Recent promises made by Zimbabwe’s new president that free and fair elections will be held in 2018 are viewed with suspicion by people in Matabeleland, a part of the country that has suffered greatly under the ruling regime. From early 1983 to late 1984 government soldiers unleashed in the southwestern region by former president Robert Mugabe killed up to 20,000 Ndebele people, according to rights activists. Suspected of being affiliated with a rival nationalist party called Zapu, the victims were seen as a threat to the ruling Zanu-PF by the former dictator. Mugabe’s successor, the recently sworn-in President Emmerson Mnangagwa (75), was state security minister at the time and allegedly played a central role in co-ordinating attacks on civilians that became known locally as the Gukurahundi massacres. He denies any involvement.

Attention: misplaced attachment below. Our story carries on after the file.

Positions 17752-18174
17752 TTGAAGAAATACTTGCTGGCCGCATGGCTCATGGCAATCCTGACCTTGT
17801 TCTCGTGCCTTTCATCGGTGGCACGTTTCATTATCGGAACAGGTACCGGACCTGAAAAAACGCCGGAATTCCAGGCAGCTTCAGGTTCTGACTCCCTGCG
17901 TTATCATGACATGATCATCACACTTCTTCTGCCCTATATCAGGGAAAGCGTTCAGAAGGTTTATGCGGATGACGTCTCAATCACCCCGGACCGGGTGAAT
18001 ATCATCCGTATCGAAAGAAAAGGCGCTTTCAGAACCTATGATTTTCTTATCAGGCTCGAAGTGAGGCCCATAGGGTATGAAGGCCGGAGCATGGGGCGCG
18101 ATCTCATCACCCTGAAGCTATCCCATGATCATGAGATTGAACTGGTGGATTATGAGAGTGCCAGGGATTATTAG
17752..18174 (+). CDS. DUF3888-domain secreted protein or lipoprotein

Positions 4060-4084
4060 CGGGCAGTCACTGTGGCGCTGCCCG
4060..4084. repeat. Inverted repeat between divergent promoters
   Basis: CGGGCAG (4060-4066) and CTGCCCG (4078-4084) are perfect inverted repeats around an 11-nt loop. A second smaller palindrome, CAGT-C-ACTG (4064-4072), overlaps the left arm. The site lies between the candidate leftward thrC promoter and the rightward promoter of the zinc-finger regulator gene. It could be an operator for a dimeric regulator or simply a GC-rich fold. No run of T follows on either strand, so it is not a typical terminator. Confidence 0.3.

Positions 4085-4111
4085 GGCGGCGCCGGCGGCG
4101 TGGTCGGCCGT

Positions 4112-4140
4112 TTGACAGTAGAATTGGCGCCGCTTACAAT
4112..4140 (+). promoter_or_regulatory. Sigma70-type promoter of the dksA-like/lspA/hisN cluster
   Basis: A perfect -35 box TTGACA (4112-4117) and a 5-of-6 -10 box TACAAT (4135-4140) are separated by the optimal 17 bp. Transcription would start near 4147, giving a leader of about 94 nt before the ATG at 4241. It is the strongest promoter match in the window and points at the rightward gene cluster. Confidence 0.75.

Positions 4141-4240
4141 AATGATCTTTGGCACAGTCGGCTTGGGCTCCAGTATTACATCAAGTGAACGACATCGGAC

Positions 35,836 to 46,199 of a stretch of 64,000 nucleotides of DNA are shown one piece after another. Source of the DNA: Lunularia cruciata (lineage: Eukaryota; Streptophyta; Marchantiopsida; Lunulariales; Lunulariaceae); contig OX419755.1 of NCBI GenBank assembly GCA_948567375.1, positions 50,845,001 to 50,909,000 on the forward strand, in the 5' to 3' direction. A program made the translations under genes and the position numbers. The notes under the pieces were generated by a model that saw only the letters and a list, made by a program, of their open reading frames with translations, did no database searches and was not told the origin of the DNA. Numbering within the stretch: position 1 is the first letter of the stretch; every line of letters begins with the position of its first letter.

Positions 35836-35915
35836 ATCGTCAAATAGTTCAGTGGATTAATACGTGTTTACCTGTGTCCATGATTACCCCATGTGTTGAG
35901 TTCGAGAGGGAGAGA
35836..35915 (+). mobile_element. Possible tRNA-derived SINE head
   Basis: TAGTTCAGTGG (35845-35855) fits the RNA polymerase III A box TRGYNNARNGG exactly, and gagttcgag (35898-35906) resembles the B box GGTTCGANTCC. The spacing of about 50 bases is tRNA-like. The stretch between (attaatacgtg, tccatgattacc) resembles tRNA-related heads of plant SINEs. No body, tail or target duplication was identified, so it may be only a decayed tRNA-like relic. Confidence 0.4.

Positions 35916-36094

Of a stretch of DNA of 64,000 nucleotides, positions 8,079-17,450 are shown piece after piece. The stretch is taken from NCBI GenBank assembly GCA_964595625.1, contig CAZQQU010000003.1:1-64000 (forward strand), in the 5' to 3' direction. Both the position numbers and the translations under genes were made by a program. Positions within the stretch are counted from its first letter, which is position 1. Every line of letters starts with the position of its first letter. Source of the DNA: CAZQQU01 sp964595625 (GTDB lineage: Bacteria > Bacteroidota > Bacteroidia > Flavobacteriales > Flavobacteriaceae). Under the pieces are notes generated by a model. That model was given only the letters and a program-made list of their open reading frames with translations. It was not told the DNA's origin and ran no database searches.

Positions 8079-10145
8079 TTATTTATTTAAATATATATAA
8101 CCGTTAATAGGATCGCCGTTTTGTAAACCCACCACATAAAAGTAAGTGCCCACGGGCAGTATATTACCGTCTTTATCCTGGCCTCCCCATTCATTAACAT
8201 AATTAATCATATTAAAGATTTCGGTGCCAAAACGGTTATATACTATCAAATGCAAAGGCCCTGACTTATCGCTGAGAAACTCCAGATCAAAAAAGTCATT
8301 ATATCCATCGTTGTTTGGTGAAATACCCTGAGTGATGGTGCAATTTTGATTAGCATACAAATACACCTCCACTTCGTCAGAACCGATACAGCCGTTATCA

Since then, Zanu-PF has continued to use violence and intimidation to coerce rural Zimbabweans into voting for it in the run-up to elections. The ruling party gets little support in urban areas, so without the rural vote it would struggle badly at the polls.
Given that Mnangagwa’s ascent to power in November was instigated by the military, Zimbabweans such as Paul Nyathi, who works in conflict resolution, are sceptical of his pledge to usher in democratic elections.
“The army is unlikely to allow its candidate to be defeated in a fair election when it has used force to install him [as Zimbabwe’s president],” the former opposition politician told The Irish Times.